Some thoughts on Galston on Rawls’s religion

As promised previously, some thoughts on this essay, in fairly loose and disconnected form.

First of all, I worried in the comments to Jacob’s post, based only on the excerpt Jacob posted, that Galston was in danger of slipping too close to the genetic fallacy. Well, having read the full essay, the worries continue. In the following, for example, Galston openly flirts with what appears to be the genetic fallacy:

If it turns out that early faith commitments constitute the unexpressed but indispensable basis of Rawls’s thought, then one may wonder whether there are other grounds on which those of different faiths, or no faith at all, can affirm the validity of his conception of justice as fairness. (This would then be an instance of what Rawls called “overlapping consensus.”) Alternatively, it may be that portions of Protestantism are tributaries flowing into the sea of what Rawls called the public culture of a democratic society–the professed basis of his political theory.

I don’t understand this at all. How are Rawls’s early faith commitments relevant to whether there are non-faith grounds to affirm justice as fairness? If religion is “unexpressed but indispensable” to Rawls’s conception, shouldn’t that have shown up somewhere in, you know, the argument? That is, shouldn’t some claim in A Theory of Justice be visibly objectionable because of the unstated theological premise? If not, what does Galston think might be going on here?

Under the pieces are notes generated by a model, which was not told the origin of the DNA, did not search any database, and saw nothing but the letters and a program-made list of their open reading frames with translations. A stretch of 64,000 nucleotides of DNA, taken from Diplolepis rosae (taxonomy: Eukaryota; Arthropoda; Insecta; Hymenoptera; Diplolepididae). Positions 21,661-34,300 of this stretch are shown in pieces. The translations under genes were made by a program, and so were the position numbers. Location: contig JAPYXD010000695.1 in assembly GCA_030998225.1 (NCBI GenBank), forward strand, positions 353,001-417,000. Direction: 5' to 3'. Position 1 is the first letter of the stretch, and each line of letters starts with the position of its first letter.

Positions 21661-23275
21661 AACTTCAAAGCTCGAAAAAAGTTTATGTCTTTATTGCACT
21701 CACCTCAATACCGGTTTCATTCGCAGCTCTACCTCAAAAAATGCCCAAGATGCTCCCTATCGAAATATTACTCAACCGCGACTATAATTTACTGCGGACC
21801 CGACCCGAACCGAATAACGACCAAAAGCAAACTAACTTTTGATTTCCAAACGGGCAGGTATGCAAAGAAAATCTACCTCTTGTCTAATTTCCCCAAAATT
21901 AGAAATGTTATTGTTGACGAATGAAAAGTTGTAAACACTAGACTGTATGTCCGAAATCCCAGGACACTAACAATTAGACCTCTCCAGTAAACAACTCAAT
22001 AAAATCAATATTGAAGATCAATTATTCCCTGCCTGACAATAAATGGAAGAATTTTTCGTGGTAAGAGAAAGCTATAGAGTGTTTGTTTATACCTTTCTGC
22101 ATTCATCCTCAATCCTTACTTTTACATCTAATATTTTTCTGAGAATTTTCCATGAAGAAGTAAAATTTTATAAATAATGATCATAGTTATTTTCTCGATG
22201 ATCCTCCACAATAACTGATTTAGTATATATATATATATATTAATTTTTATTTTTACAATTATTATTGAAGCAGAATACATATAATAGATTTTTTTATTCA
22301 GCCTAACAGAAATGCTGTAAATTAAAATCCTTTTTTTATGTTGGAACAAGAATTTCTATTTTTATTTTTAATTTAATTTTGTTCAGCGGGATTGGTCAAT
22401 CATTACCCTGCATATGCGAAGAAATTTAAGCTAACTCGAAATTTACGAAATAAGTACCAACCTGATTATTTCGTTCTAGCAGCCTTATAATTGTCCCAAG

This is exactly the sort of problem that dire warnings about the genetic fallacy are supposed to guard against: if there’s something wrong with Rawls’s argument, as Galston seems to think there is, what work is all this stuff about religion doing?


Another example: Rawls defines sin as the “repudiation of community,” because the essence of sin–pride–distorts human relationships. There’s something to this, of course, but it represents a truncated understanding of pride–and of sin itself. What about the story of Babel, where a united humanity seeks to usurp the place of God? What about Milton’s Satan? Rawls seems to be saying that we sin against God if and only if we sin against man. I have neither the knowledge nor the standing to criticize this assertion from a Christian perspective, but I’m reasonably confident that most Jews would reject it. As Jews are reminded every year at Kol Nidre, oaths sworn to our fellows are one thing, oaths before God quite another.